By Nicki Escudero
By Amy Silverman
By Brian Palmer
By Chris Parker
By Troy Farah
By Lauren Wise
By Lauren Wise
Shots in the Dark
Oranj Symphonette Plays Mancini
Inspector Clouseau may still be the anti-Bond, but the man who wrote his theme song has become the very epitome of stereophonic savoir-faire. Henry Mancini, the posthumous commander in chief of cocktail nation, won 20 Grammys for his prolific, often sinister, always suave film and TV scores.
Mancini's instrumentals ranged from the hard-driving, reverb-laced "Peter Gunn Theme," which more or less defined postnuclear-espionage theme music and laid a path for surf guitar to follow, to the armchair exotica of "Charade," a tiki-toned atmospheric number for Kennedy-era backyard barbecues gone native.
Both numbers are included on two recent Mancini-tribute compilations--Shots in the Dark, a various artists' effort whose talent roster reads like a who's who of neo-surf and lounge-music revivalists, and Oranj Symphonette Plays Mancini, a release by four Bay Area rock-and-jazz hepcats who met as studio musicians recording Tom Waits' Night on Earth soundtrack.
With two members each from the Charlie Hunter Quintet and P.J. Harvey's touring band, the Oranj Symphonette recasts 12 of Mancini's best-known numbers in a reverent mold, the arrangements playing it somewhere between tried 'n' true and fast 'n' loose.
The sharpest cut here is "Shot in the Dark," the high-octane theme song for the first sequel to the original Pink Panther movie. It's also the first song on Plays Mancini, and Oranj Symphonette comes hard off the line. Ralph Carney rips and roars on his tenor sax, doubling the hyped-up melody line with Pete Scaturro on Hammond organ, both jamming over Joe Gore's tasty rhythm-guitar surf licks.
Whiskey Biscuit's take on the same song on Shots in the Dark is a 180-degree turn, with a slacked-out organ and guitar-feedback intro that gradually rises and drops into the song's melodic groove at roughly half the tempo Oranj Symphonette attacks with. Different as they are, both interpretations are valid and compelling--Symphonette's takes you on a high-speed car chase, Biscuit's slouches you in a corner booth with a discolored olive in your martini glass and a long-ashed cigarette stuck to your lower lip--but if you have to make a call, the sheer ferocity of Carney's sax playing gets OS the nod.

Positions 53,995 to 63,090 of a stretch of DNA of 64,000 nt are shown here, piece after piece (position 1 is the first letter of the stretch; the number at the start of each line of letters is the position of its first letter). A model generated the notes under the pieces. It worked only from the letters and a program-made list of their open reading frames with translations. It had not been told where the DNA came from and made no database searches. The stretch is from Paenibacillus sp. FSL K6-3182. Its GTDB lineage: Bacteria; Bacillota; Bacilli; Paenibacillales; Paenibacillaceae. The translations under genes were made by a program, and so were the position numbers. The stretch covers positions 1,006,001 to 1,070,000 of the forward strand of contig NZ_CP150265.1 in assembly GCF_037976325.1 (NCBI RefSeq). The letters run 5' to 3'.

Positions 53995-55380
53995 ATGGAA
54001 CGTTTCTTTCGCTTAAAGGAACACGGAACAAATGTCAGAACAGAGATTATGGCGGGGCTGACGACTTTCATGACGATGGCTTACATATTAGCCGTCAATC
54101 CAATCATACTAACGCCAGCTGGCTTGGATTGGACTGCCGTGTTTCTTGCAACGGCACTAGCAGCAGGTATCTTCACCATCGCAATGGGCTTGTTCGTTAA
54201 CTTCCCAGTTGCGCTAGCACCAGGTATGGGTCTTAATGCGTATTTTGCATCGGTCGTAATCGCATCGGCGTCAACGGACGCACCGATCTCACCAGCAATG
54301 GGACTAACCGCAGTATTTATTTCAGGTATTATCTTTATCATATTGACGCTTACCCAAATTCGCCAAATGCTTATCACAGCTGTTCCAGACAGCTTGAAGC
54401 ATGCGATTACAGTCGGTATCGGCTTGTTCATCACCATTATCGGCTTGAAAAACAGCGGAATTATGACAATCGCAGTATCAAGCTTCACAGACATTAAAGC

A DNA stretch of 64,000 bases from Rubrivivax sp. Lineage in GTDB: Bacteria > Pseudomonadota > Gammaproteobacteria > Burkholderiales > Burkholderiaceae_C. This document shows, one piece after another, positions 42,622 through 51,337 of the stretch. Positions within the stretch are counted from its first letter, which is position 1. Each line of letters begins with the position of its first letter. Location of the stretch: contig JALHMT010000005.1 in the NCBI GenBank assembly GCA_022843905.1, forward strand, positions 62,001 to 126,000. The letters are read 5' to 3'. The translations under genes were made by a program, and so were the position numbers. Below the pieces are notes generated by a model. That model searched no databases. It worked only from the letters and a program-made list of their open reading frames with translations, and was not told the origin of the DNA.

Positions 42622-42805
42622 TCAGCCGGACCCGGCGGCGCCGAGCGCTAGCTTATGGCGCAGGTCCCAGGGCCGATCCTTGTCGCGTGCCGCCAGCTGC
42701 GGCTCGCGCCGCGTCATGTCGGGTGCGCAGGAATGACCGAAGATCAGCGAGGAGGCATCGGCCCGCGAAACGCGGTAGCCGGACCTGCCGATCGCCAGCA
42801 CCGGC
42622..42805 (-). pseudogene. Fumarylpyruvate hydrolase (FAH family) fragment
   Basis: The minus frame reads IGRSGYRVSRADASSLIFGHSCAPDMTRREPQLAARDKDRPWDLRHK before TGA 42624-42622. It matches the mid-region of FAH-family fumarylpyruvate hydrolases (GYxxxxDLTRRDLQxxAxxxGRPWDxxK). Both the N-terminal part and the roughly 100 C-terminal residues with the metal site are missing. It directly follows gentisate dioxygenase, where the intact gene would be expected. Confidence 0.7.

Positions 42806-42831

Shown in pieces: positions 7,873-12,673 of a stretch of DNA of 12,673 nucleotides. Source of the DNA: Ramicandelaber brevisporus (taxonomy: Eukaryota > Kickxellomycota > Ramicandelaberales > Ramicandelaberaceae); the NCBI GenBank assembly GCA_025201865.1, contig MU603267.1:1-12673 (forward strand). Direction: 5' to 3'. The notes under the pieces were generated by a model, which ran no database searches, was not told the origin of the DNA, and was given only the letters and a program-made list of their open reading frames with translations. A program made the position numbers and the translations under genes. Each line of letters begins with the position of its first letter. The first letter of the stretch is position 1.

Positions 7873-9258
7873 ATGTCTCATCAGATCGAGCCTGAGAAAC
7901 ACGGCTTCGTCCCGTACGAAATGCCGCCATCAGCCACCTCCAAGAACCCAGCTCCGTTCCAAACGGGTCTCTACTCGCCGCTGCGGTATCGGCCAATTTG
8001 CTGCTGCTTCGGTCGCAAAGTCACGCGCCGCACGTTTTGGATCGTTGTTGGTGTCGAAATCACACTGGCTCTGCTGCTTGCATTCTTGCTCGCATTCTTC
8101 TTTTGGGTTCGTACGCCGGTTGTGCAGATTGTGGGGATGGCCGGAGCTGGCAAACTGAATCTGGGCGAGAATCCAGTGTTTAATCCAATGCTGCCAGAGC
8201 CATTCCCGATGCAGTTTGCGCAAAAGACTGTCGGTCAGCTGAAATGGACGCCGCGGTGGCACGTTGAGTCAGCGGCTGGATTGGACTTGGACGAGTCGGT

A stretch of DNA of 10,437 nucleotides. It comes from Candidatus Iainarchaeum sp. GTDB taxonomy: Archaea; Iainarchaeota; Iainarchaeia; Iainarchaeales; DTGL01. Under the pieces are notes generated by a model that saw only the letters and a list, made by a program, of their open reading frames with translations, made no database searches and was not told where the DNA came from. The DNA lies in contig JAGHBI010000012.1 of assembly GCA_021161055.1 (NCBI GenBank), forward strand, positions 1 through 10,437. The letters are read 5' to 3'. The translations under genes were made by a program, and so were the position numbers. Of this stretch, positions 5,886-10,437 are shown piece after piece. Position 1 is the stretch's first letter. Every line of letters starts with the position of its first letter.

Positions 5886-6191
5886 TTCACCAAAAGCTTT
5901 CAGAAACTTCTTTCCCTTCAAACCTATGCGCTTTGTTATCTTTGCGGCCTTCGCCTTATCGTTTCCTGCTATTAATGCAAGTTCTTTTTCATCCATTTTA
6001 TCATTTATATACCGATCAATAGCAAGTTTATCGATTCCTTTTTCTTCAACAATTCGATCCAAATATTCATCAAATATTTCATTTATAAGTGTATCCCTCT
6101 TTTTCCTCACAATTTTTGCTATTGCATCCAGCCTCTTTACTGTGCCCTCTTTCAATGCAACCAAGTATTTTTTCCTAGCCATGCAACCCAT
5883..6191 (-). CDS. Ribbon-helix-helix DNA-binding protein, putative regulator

B-movie biker-flick-score veterans Davie Allan and the Arrows nicely spice up "Experiment in Terror" with a slicing, wah-wah-guitar and Star Trek-y sound effects on Shots, where Oranj Symphonette aims to retain more of the original 1962 suspense-film theme's sinister edge by treating the melody with a somber violin instead.
Oranj Symphonette falters twice on Plays Mancini--with a shrill, choppy rethinking of "Mr. Yunioshi" that sounds more like a first draft of music for the Psycho shower scene than anything resembling Mancini's character theme song for Mickey Rooney's portrayal of Holly Golightly's landlord of undiscernible Asian descent in Breakfast at Tiffany's. Much better is the Insect Surfers' version on Shots in the Dark, which plinks and plucks through the chop-suey-house intro before easing into the sinuous, faux-exotic countermelodies. Symphonette also blows it with a boppy, bright, at-times-carnivalesque version of "Charade" that smothers the South Pacific flavor in Mancini's original 1963 waltz. The Blue Hawaiians do the song more justice, seguing the "James Bond Theme" into an aural landscape of tiki torches and mai-tai melodies. Bron Tieman's Hawaiian steel guitar on this track is pure schmaltzy brilliance.
The rest of Oranj Symphonette is mostly workmanlike orchestral covers of Mancini standards like "Moon River" and "Days of Wine and Roses." They're fine, but not much better than you'll find on other contemporary cocktail compilations, not to mention (dare we suggest it) Mancini's original albums. The exception is a killer version of "The Pink Panther Theme" that shows off the considerable talents of the Symphonette players, from Matt Brubeck's cat-burglar bass line to Carney's crisp, sultry sax and Matt Amendola's achingly subtle percussion.
Not too surprisingly, Oranj's "Pink Panther Theme" also appears on Shots in the Dark, one song before Tucson's own Friends of Dean Martinez take a crack at "Lonesome," one of Mancini's "Cowboy Exotica" instrumentals, which lets Bill Elm take his pedal steel for a long ride on the lonely range.
Other highlights on Shots in the Dark include the Wondermints doing the psychedelic dance extravaganza theme from The Party, Mancini's last in a long line of collaborations with filmmaker Blake Edwards, and new-school torch-song temptress Nan Vernon's breathless rendering of "Moon River" (in English first, then French), backed by an Optagon, a '60s-era toy organ made by Mattel, patched through lo-fi effects to get that warm, scratchy sound of nostalgia. Ah, just like Mom used to make it to.